1 May 1994 New descriptor for skeletons of planar shapes: the calypter
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The mathematical definition of the skeleton as the locus of centers of maximal inscribed discs is a nondigitizable one. The idea presented in this paper is to incorporate the skeleton information and the chain-code of the contour into a single descriptor by associating to each point of a contour the center and radius of the maximum inscribed disc tangent at that point. This new descriptor is called calypter. The encoding of a calypter is a three stage algorithm: (1) chain coding of the contour; (2) euclidean distance transformation, (3) climbing on the distance relief from each point of the contour towards the corresponding maximal inscribed disc center. Here we introduce an integer euclidean distance transform called the holodisc distance transform. The major interest of this holodisc transform is to confer 8-connexity to the isolevels of the generated distance relief thereby allowing a climbing algorithm to proceed step by step towards the centers of the maximal inscribed discs. The calypter has a cyclic structure delivering high speed access to the skeleton data. Its potential uses are in high speed euclidean mathematical morphology, shape processing, and analysis.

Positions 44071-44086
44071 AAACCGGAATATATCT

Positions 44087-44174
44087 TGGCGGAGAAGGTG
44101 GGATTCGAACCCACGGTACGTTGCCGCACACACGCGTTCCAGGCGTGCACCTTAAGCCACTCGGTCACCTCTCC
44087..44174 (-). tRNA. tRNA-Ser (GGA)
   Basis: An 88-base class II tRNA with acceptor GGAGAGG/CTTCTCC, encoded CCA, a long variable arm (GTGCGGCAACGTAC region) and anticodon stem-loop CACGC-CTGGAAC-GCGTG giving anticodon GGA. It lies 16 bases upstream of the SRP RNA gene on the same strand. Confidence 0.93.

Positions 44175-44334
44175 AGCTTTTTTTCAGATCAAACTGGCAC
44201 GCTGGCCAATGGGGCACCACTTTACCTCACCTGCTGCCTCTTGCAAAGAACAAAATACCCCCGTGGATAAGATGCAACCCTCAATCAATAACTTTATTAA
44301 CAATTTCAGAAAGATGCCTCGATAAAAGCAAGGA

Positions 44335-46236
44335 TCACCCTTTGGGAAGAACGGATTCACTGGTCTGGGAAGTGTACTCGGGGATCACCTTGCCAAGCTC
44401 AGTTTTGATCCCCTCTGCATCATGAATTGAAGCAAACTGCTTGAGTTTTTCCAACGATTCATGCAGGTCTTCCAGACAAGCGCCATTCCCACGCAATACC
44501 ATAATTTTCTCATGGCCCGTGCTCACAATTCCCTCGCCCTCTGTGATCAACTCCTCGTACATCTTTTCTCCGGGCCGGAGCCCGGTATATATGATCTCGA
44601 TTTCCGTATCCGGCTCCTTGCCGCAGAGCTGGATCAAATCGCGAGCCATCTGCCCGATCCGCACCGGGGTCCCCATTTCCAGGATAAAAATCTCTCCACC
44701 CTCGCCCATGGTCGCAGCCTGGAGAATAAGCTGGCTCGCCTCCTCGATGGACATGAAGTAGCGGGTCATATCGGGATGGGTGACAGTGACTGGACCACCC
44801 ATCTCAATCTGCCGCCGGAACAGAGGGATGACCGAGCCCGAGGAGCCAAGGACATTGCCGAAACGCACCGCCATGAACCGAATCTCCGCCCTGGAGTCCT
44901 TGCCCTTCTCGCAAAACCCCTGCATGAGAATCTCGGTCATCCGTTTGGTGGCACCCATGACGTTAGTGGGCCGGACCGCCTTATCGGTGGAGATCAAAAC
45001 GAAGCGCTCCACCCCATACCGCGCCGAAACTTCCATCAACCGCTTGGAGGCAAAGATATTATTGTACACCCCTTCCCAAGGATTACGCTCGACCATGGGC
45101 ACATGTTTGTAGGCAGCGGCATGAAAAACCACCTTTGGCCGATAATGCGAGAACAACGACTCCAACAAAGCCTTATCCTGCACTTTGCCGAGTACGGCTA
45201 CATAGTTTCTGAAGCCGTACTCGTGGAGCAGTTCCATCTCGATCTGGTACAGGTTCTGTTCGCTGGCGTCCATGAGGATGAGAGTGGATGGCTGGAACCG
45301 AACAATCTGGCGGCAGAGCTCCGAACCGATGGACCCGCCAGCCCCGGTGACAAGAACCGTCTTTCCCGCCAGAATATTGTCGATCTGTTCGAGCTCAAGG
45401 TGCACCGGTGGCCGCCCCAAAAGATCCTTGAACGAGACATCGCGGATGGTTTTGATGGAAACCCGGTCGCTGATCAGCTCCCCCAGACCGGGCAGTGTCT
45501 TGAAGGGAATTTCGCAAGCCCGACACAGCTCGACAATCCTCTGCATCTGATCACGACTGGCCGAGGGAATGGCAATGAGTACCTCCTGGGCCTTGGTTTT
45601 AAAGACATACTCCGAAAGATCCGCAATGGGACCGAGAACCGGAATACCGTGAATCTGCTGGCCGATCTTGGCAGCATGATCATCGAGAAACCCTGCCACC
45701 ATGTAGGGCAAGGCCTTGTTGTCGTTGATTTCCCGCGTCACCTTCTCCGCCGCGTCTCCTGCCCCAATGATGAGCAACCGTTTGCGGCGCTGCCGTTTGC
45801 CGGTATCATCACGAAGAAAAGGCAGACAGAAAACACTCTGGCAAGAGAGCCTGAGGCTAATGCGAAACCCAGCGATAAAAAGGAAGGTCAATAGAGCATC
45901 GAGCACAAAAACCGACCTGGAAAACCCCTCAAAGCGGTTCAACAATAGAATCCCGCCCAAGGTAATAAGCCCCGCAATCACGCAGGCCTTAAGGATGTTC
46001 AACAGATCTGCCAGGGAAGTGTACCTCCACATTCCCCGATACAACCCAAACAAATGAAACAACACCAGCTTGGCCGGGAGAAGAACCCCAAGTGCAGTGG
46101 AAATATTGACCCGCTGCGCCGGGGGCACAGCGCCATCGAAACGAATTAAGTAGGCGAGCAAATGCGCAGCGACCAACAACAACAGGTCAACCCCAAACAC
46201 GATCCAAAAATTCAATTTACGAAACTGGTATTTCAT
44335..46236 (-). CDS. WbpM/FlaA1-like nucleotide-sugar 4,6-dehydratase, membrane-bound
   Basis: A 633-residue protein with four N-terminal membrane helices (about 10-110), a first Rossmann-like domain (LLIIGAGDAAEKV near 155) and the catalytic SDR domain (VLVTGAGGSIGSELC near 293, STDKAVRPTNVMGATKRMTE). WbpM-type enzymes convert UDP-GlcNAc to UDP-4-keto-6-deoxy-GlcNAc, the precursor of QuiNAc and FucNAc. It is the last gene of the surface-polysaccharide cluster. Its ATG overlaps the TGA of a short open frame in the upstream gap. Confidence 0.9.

© (1994) COPYRIGHT Society of Photo-Optical Instrumentation Engineers (SPIE). Downloading of the abstract is permitted for personal use only.
Eric Pirard, Jean-Francois Nivart, "New descriptor for skeletons of planar shapes: the calypter", Proc. SPIE 2180, Nonlinear Image Processing V, (1 May 1994); doi: 10.1117/12.172573; https://doi.org/10.1117/12.172573

Transform theory

Nonlinear image processing

Shape analysis

Computer programming

Image processing

Binary data

Image segmentation


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